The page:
Standing in line at the hardware store the other day, the guy standing next to me started up a conversation with, “You know, I don’t watch the news anymore, especially the sports.”

He said he recognized me from my nearly four decades on television here in Jacksonville and stopped watching when my career was ended. He added he was just disappointed the way news is being presented in general and specifically how sports have “gotten away from the games.”

In the course of our conversation, the gentleman, who happened to be Black, was particularly frustrated with how politicized sports had become.

When I’m out, I hear that a lot. Is it true? Are people watching less news, less television and less sports?

The big answer is yes. The ‘Why?’ answer is a bit more complicated.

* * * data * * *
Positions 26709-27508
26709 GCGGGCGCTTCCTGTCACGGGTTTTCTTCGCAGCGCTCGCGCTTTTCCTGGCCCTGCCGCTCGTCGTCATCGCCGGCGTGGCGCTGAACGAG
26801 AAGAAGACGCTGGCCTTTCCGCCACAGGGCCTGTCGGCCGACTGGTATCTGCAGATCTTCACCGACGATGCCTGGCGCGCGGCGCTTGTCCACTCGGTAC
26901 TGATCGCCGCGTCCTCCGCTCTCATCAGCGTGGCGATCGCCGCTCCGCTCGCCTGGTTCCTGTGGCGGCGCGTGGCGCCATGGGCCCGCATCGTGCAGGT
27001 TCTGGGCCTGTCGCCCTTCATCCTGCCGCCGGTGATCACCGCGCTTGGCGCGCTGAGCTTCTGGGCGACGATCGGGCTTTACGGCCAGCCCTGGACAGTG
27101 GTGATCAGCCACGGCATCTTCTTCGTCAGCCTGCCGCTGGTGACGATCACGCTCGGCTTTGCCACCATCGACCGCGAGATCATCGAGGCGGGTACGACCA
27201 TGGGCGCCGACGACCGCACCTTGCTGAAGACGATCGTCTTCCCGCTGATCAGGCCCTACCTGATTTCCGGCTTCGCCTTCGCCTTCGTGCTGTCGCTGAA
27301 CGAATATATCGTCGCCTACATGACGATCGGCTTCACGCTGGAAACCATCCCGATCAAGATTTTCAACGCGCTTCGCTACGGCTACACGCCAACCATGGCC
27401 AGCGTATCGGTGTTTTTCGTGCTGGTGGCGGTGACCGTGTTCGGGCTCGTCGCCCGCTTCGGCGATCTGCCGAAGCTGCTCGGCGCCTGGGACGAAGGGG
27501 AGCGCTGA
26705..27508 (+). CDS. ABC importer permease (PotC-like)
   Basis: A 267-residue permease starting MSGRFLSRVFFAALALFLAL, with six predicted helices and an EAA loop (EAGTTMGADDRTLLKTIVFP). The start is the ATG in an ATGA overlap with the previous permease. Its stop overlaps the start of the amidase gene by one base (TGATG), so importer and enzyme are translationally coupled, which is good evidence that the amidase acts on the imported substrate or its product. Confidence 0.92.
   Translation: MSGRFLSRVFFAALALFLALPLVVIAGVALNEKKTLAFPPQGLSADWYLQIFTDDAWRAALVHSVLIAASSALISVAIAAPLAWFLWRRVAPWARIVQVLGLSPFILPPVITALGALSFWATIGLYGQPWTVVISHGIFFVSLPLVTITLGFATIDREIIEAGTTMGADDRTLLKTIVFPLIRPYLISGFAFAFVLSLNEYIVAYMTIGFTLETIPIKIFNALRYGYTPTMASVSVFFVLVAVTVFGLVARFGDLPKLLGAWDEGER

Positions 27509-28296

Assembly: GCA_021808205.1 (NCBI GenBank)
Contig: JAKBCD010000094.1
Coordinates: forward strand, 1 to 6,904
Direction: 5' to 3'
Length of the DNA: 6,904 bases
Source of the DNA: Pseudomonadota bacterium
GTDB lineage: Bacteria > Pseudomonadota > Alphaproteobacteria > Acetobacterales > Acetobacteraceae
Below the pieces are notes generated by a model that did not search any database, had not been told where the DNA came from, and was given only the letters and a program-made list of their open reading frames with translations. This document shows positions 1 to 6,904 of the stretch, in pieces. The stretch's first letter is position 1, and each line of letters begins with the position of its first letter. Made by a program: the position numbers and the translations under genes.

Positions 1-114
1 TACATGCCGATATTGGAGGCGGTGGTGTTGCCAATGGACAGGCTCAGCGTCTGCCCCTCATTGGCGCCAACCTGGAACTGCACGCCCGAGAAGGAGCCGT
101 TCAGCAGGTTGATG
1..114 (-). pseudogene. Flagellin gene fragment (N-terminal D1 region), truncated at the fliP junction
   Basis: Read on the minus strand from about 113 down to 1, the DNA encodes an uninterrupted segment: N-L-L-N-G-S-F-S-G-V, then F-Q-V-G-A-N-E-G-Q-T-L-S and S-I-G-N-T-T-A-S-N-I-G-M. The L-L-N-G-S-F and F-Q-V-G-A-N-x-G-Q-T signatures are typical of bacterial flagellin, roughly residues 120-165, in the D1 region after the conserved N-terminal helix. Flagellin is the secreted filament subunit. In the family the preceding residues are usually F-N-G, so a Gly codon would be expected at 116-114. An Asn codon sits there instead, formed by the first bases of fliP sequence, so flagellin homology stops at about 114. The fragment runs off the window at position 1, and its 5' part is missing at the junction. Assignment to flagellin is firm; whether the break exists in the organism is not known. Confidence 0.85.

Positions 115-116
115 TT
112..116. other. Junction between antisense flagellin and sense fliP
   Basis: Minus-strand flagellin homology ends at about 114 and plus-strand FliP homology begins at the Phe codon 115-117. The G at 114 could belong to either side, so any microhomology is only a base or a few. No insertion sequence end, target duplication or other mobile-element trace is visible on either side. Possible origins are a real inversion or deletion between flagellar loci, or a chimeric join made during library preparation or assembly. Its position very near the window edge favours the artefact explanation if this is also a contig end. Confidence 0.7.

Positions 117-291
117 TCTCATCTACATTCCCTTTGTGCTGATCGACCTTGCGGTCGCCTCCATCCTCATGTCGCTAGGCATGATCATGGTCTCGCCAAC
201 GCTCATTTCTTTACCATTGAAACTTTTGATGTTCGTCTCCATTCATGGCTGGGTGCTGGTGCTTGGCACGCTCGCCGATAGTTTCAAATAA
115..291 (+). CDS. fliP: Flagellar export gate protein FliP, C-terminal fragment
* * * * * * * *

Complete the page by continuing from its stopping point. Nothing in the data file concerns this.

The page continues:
“I’m not happy with the NBA, or Major League Baseball,” one member of the luncheon crowd told me last week after a presentation I was asked give to his civic group. “How do I let them know I’m not happy with what they’re doing,” he said, implying that political overtones were fueling his displeasure.

“Do you watch the NBA?” I asked.

“Not anymore,” he said.

“How about baseball?” I queried since the season had just started.

“Not after what they did with the All-Star game,” he said, referring to MLB moving the game out of Atlanta as a political protest.

“Then you’re letting them know by not watching,” I explained. “If enough people agree with you, they’ll react.”

And the numbers bear that out.